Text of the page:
Applying this definition to our asset in some examples:- The ratio of annual return and downside deviation over 5 years of iShares Currency Hedged MSCI Canada ETF is 0.77, which is lower, thus worse compared to the benchmark SPY (1.18) in the same period.
- During the last 3 years, the ratio of annual return and downside deviation is 0.94, which is smaller, thus worse than the value of 1.19 from the benchmark.

'The ulcer index is a stock market risk measure or technical analysis indicator devised by Peter Martin in 1987, and published by him and Byron McCann in their 1989 book The Investors Guide to Fidelity Funds. It's designed as a measure of volatility, but only volatility in the downward direction, i.e. the amount of drawdown or retracement occurring over a period. Other volatility measures like standard deviation treat up and down movement equally, but a trader doesn't mind upward movement, it's the downside that causes stress and stomach ulcers that the index's name suggests.'

Applying this definition to our asset in some examples:- Compared with the benchmark SPY (5.59 ) in the period of the last 5 years, the Downside risk index of 6.41 of iShares Currency Hedged MSCI Canada ETF is higher, thus worse.
- Looking at Downside risk index in of 6.88 in the period of the last 3 years, we see it is relatively higher, thus worse in comparison to SPY (6.36 ).

'A maximum drawdown is the maximum loss from a peak to a trough of a portfolio, before a new peak is attained. Maximum Drawdown is an indicator of downside risk over a specified time period. It can be used both as a stand-alone measure or as an input into other metrics such as 'Return over Maximum Drawdown' and the Calmar Ratio. Maximum Drawdown is expressed in percentage terms.'

Using this definition on our asset we see for example:- Looking at the maximum reduction from previous high of -34.9 days in the last 5 years of iShares Currency Hedged MSCI Canada ETF, we see it is relatively smaller, thus worse in comparison to the benchmark SPY (-33.7 days)
- During the last 3 years, the maximum DrawDown is -34.9 days, which is lower, thus worse than the value of -33.7 days from the benchmark.

'The Drawdown Duration is the length of any peak to peak period, or the time between new equity highs. The Max Drawdown Duration is the worst (the maximum/longest) amount of time an investment has seen between peaks (equity highs). Many assume Max DD Duration is the length of time between new highs during which the Max DD (magnitude) occurred. But that isn’t always the case. The Max DD duration is the longest time between peaks, period. So it could be the time when the program also had its biggest peak to valley loss (and usually is, because the program needs a long time to recover from the largest loss), but it doesn’t have to be'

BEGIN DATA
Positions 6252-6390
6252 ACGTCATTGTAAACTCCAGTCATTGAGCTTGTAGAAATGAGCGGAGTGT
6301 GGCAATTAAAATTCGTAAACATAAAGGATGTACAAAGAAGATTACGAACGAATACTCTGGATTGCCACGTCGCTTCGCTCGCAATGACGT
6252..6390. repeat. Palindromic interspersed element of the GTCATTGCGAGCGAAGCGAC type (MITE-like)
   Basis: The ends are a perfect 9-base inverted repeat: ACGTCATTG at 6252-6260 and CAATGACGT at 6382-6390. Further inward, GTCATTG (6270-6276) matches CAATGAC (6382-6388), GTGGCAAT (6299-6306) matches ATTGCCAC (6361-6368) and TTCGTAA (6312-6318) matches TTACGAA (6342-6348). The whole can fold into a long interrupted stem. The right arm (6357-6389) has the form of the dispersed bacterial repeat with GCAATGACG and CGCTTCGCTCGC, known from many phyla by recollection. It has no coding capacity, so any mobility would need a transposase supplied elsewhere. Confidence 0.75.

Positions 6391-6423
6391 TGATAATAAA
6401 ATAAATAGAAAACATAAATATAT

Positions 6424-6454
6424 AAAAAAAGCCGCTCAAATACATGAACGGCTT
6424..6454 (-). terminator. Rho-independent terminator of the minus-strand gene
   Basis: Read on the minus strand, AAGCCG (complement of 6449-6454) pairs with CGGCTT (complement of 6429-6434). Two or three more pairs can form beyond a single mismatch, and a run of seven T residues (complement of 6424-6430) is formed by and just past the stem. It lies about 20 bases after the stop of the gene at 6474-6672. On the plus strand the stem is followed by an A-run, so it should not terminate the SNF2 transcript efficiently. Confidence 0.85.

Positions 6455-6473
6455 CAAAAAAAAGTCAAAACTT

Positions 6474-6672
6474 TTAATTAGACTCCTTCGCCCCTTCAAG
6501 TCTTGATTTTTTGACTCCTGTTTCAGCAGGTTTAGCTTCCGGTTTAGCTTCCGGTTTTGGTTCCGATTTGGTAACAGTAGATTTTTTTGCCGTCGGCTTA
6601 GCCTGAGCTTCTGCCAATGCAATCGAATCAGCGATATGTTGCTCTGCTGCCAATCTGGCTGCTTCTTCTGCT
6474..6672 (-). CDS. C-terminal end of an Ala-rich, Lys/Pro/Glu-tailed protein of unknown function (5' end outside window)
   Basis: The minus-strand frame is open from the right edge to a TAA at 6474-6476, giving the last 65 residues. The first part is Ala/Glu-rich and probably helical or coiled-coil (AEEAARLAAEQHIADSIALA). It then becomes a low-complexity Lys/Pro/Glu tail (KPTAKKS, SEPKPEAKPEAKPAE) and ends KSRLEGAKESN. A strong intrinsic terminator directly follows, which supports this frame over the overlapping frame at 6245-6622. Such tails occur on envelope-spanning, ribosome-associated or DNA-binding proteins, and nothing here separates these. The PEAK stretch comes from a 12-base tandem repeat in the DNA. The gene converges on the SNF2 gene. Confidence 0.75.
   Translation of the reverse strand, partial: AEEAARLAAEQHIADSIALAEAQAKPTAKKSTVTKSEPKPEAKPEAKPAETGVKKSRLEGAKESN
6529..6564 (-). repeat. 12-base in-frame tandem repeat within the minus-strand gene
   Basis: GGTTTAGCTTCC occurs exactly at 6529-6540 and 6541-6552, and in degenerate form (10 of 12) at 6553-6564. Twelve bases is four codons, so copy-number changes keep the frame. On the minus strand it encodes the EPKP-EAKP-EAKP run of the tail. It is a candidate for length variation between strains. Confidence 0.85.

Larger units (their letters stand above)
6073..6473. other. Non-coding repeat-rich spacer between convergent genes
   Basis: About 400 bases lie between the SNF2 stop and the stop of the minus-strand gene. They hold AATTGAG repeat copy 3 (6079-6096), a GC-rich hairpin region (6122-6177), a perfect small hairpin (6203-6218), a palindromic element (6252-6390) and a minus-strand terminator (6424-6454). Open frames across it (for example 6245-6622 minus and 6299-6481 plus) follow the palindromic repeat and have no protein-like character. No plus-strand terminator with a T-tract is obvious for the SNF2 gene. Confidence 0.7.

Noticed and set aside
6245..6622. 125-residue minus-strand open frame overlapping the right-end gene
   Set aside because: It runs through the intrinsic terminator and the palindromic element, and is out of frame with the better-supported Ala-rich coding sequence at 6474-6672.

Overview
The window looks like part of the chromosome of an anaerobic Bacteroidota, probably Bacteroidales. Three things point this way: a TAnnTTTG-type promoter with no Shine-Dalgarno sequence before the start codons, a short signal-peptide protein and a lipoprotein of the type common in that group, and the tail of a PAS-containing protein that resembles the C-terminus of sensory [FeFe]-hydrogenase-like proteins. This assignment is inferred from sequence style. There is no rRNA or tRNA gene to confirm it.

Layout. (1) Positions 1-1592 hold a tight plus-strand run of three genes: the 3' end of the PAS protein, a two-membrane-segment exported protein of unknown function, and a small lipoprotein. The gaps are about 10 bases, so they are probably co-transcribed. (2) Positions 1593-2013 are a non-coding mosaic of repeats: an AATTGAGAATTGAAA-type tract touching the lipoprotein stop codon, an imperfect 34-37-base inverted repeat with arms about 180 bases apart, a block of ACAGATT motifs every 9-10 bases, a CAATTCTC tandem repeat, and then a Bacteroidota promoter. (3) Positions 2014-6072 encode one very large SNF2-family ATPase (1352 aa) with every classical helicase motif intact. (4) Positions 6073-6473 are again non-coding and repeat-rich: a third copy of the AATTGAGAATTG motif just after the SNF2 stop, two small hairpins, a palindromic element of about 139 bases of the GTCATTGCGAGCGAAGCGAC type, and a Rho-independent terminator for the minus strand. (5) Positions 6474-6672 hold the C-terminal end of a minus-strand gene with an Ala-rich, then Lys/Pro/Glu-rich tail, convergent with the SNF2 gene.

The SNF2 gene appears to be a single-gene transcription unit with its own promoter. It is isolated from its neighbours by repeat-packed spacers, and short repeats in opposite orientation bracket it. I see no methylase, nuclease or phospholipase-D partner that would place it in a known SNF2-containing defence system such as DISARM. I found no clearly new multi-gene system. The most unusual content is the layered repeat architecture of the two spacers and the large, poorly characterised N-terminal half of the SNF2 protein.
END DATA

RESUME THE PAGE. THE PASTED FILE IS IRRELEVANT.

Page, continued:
Using this definition on our asset we see for example:- The maximum time in days below previous high water mark over 5 years of iShares Currency Hedged MSCI Canada ETF is 193 days, which is greater, thus worse compared to the benchmark SPY (139 days) in the same period.
- Looking at maximum days below previous high in of 193 days in the period of the last 3 years, we see it is relatively higher, thus worse in comparison to SPY (119 days).

'The Average Drawdown Duration is an extension of the Maximum Drawdown. However, this metric does not explain the drawdown in dollars or percentages, rather in days, weeks, or months. The Avg Drawdown Duration is the average amount of time an investment has seen between peaks (equity highs), or in other terms the average of time under water of all drawdowns. So in contrast to the Maximum duration it does not measure only one drawdown event but calculates the average of all.'

Applying this definition to our asset in some examples:- Looking at the average days below previous high of 48 days in the last 5 years of iShares Currency Hedged MSCI Canada ETF, we see it is relatively larger, thus worse in comparison to the benchmark SPY (32 days)
- Compared with SPY (25 days) in the period of the last 3 years, the average time in days below previous high water mark of 44 days is larger, thus worse.

Historical returns have been extended using synthetic data.
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- Note that yearly returns do not equal the sum of monthly returns due to compounding.
- Performance results of iShares Currency Hedged MSCI Canada ETF are hypothetical, do not account for slippage, fees or taxes, and are based on backtesting, which has many inherent limitations, some of which are described in our Terms of Use.